Their idiosyncrisies tell us about who they are: Baxter's our exuberant, out-going, full-of-enthusiasm for anything adolescent; Ridge is our faithful, independent-but-neurotic old man; and Elsie is our affectionate, gentle soul.

Each acts differently; each possesses an individual personality.

I used to wonder when I heard that shepherds knew each sheep by name. How can they distinguish between 100 or 200 or 500 sheep? They all look the same to me.

But I suspect that each, like in other species, has its own little character when it's born--a part of which remains for a lifetime.

Kinda like dogs. Just like kids. Exactly like people.

Each one is different. Each is unique.

I celebrate, giggle over, and appreciate the differences I see in our canine kids. Perhaps I should work harder at doing the same with my human friends, family, co-workers, and acquaintences.

'Til next time,

Thursday, June 16, 2005

Elsie, my office helper. :o) Posted by Hello

My Helpers

When my children (as in human kids) were small, I always had "helpers." Throwing laundry into the washer, folding clothes, running the vaccuum, loading the dishwasher, weeding flowerbeds--you name it, no matter what I did I had a helper by my side.

Then my children grew up. Oh, they'll help when I ask, but they're not particularly interested in what I do anymore, and that's as it should be. It's time for them to be working their ways out of the nest.

I thought I was done with "helpers." I was wrong.

Now I have canine helpers. Let see...hmmm...Baxter pounces on the broom head whenever I sweep. I guess he thinks he can push it more effectively. Sweet boy. How nice of him to assist me.

Ridge follows me around on the deck when I water the plants (as do the other two). I guess he wants to be sure my plants don't die and that I water sufficiently. How kind of him to be so concerned. :o)

They all love to help load the dishwasher. Who needs water when you have three lab tongues!

They all bark at the vacuum cleaner, too. I suppose they're just trying to encourage the little-vaccuum-that-could to try harder. I never knew dogs were such selfless encouragers! And you know what? I think that little vaccuum does work harder when the canine kids are around!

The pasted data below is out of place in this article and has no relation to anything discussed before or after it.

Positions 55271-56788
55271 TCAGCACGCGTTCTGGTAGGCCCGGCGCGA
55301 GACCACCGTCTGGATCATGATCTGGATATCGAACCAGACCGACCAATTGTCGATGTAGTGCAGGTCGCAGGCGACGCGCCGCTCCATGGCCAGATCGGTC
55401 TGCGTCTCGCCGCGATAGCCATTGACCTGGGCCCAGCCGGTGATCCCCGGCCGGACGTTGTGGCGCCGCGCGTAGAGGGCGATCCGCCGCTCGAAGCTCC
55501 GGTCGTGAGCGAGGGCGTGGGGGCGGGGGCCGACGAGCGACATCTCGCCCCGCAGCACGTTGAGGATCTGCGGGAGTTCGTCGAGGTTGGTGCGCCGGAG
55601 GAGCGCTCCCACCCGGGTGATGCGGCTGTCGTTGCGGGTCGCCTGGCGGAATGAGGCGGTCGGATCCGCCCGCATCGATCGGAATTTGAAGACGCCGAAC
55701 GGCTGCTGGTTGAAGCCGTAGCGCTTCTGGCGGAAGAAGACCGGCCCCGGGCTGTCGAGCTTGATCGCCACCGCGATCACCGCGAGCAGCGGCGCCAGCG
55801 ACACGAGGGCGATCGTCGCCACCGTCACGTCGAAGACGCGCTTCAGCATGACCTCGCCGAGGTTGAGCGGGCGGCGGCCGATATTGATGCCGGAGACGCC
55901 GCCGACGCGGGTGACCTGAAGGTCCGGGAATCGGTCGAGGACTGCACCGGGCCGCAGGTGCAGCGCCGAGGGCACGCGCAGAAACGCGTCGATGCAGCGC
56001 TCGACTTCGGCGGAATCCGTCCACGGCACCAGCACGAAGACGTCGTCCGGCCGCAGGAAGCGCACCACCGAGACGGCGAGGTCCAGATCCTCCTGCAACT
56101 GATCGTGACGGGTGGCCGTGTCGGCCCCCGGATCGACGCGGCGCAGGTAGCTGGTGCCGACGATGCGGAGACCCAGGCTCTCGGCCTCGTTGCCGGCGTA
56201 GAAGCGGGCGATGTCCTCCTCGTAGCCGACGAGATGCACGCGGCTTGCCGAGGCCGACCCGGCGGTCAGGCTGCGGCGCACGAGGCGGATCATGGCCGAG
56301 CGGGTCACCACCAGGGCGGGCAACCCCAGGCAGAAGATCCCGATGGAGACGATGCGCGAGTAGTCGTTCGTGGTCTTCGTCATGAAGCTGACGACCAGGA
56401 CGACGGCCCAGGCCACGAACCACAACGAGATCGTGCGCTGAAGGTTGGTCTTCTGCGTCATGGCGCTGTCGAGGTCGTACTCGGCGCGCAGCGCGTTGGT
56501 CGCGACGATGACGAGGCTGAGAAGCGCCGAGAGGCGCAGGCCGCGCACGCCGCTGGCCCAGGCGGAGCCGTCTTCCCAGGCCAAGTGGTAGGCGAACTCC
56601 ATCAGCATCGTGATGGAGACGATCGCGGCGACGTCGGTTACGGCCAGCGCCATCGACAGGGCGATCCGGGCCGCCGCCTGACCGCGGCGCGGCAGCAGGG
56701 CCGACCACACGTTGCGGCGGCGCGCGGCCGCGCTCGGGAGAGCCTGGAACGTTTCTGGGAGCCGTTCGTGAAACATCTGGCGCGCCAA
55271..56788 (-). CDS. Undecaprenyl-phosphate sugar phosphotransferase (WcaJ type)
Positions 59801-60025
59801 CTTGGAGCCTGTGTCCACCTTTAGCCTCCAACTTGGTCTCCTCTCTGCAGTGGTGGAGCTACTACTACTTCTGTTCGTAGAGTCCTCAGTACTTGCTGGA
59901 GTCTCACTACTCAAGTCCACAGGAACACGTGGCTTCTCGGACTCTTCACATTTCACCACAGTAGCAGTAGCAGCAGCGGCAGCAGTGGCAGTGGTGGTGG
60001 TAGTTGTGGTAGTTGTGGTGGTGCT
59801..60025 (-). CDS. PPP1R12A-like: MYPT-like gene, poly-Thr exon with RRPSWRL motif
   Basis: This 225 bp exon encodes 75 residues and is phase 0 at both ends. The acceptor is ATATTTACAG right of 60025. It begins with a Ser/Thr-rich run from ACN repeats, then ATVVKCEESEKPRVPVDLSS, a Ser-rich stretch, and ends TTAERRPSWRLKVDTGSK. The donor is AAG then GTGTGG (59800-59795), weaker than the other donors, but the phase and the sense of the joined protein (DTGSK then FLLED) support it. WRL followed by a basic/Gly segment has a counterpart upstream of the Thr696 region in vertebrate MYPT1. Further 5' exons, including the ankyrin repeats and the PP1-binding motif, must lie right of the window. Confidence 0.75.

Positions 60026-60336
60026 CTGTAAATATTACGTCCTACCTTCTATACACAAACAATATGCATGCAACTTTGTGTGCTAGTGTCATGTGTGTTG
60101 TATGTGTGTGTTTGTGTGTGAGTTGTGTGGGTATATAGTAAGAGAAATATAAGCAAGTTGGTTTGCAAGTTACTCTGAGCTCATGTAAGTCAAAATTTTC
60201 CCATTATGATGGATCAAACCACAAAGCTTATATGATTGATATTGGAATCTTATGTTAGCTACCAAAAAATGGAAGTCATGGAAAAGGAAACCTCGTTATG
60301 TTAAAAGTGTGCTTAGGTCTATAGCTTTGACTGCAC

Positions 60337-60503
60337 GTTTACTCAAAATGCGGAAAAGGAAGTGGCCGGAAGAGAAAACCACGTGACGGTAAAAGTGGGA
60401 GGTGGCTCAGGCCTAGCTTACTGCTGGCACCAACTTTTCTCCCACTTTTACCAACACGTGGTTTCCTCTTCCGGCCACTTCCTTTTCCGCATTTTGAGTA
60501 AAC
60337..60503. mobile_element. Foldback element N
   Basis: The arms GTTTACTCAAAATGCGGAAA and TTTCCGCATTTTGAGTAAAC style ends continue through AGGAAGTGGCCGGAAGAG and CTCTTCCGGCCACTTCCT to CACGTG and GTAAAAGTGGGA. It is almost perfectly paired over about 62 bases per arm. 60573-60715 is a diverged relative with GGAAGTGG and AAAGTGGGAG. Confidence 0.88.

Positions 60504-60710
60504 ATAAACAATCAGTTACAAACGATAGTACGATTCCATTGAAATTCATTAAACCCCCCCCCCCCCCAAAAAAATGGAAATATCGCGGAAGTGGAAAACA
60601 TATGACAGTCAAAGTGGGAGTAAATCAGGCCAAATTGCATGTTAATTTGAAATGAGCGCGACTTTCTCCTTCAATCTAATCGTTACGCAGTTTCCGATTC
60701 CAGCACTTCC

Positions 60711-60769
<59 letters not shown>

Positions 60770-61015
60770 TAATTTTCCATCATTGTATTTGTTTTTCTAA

And then there's Elsie. She likes to "help" me write. She sits by my side in the office (when I let her) silently cheering me on.


I have so much help these days, I just don't know what to do with myself!

Now, if I really want to get something done...well...that's another story.

'Til next time,

Wednesday, June 15, 2005

Ridge, Baxter, and Elsie love Daddy Don. :o) Posted by Hello

They Love Their Dad

Poor kids. Daddy Don is away again in Ireland. I can't tell if the dogs' sluggishness is heat related or if they just miss their "dad." It's probably both.

Don has a different relationship with Baxter, Elsie, and Ridge than I. He's the alpha male in our pack--no question about it. They respect him. But they also love him and play with him. He's their primary trainer and field buddy. They romp in the woods with him. They retrieve for him. They run with him and obey him. They even sit for him when he clips their toenails (well, sort of).

Don is trainer, disciplinarian, leader, and wrassling buddy all wrapped up into one. He's the primary source of leadership and all things fun. He was that way with our human kids, too.

Then there's me--the old softy. I cater to the kids (human and canine). I comfort them and sooth their anxieties. I listen and coddle. I spoil and indulge (although I can discipline effectively when I need to). And I play, too, just not the way Daddy Don does. When it comes to disobedience, I'm probably far too patient, but then again, everyone in my house knows I have an incrediably high tolerance for inappropriate behavior. That can be good and bad.

Don and I balance each other well. And in both cases, the kids (human and canine) know they're loved and secure. Life at our house is predictable--no ugly or scary inconsistencies--just the normal everyday routine of provision, discipline, love, and play. And I think we're all happier and better adjusted for it.

I'm glad for our predictability and routine. It provides a sort of security knowing that Don will come home, that the canine kids will be there, that the human kids will come and go. No, we cannot control unforseen events (tragic or otherwise), but our ordinary days are filled with the security of a routine (not boring) home life.

When I read about neglected dogs or abandoned children, I wish more families could experience stablility, routine, love, and faithfulness--even in little things. We've truly been blessed, and I'm thankful.

'Til next time,

Tuesday, June 14, 2005

It's even too hot for pool time. Posted by Hello

It's 90+ degrees and humid. Blech! Posted by Hello

Heat Wave

It's only mid-June and we (including the canine kids) have had enough of the triple H weather that's been lingering in the Northeast since early last week: Hazy, Hot, and Humid.

Today the heat index is supposed to be 105 degrees (heat plus humidity). Temps in the 90s all day plus high humidity make for lazy days and irritability. It's just too early in the season for a heat wave (especially for those of us who do not have central air conditioning). None of us has had time to acclimate.